2013 marks the two-hundredth anniversary of the birth of Giuseppe Verdi (1813-1901), the greatest composer of the Italian opera. Though Verdi’s operas are firmly rooted in the bel canto tradition, they are infused with the spirit of romanticism. Many of his works reflected vital social questions of the time and contained thinly-disguised political messages. His operas are distinguished by their dramatic power, demanding vocal lines and unforgettable melodies. His compositional style developed and changed throughout his long, creative life—spanning the range from elegant bel canto to brutally-realistic verismo.
The Linfield Concert Choir, Vocal Faculty, and Guest Artists, Natalie Gunn–soprano, Beth Madsen Bradford ('96)–mezzo-soprano, Giovanni Formisano–tenor, and Anton Belov–baritone, will present a stunning, retrospective all-Verdi program featuring famous choruses, ensembles and arias from Nabucco, Ernani, Rigoletto, La Traviata, Un Ballo in Maschera, Il Trovatore and Falstaff.
November 12, 6:30 p.m. Pre-concert disussion in Ice Auditoriuim
April 2, 6:00 p.m. Artist Talk in Linfield Gallery
Gabriel Jackson was born in Bermuda in 1962. After three years as a chorister at Canterbury Cathedral, Jackson studied composition at the Royal College of Music, first in the Junior Department with Richard Blackford and later with John Lambert, gaining his BMus in 1983. While at the College he was awarded the R.O. Morris Prize for Composition in 1981 and 1983, and in 1981 he also won the Theodore Holland Award.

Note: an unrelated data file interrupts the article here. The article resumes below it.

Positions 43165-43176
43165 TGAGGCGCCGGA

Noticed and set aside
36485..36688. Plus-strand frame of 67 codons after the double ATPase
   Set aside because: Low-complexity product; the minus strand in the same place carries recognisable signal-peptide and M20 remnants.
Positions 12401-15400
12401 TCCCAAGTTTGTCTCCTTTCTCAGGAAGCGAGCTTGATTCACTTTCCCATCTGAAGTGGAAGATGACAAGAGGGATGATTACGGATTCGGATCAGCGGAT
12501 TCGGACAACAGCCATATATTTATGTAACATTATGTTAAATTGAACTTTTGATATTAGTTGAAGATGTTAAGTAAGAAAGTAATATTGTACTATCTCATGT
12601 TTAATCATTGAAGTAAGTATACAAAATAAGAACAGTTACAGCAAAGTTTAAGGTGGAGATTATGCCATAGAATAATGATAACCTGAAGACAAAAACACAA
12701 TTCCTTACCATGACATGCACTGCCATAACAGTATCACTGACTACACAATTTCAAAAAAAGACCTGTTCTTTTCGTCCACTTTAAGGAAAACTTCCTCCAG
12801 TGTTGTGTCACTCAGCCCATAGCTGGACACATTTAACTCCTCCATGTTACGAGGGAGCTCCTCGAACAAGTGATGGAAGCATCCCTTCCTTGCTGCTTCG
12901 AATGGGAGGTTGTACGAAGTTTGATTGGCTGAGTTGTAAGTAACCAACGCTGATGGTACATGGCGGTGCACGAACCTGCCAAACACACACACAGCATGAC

His music is regularly performed, recorded and broadcast worldwide. His works have been presented at many festivals in the UK and beyond, including Aldeburgh, Cheltenham, Spitalfields, Haarlem Choir Biennale, Festival Vancouver, the Sydney Spring Festival and the BBC Proms. His liturgical pieces are in the repertoires of many of Britain's leading cathedral and collegiate choirs and his music has been commissioned and performed by many of the world’s leading vocal ensembles, among them The Sixteen, the Latvian Radio Choir, the Tallis Scholars, the Bavarian Radio Choir, the Swedish Radio Choir, Ars Nova Copenhagen and the Norwegian Soloists Ensemble. In 2003 he won the liturgical category at the inaugural British Composer Awards, and won the choral award in 2009 for The Spacious Firmament.
Since 2010 Jackson has been Associate Composer to the BBC Singers, resulting in a series of substantial commissions, including In Nomine Domini for the 2010 BBC Proms and Airplane Cantata for choir and pianola. Other recent commissions include According to Seneca, for the award-winning Philadelphian professional chamber choir, The Crossing, The Glory of the Lord, written for the Papal visit to Westminster Abbey in September 2010, and To the Field of Stars, co-commissioned by the Melbourne Symphony Orchestra Chorus, St Jacobs Chamber Choir, Stockholm, and The Netherlands Chamber Choir, premiered in Autumn 2011. Later in 2012 will see a new work to mark the Tallis scholars’ 40th anniversary, and, for Easter 2013, a full length Passion for the Choir of Merton College, Oxford
Page last updated 10/7/13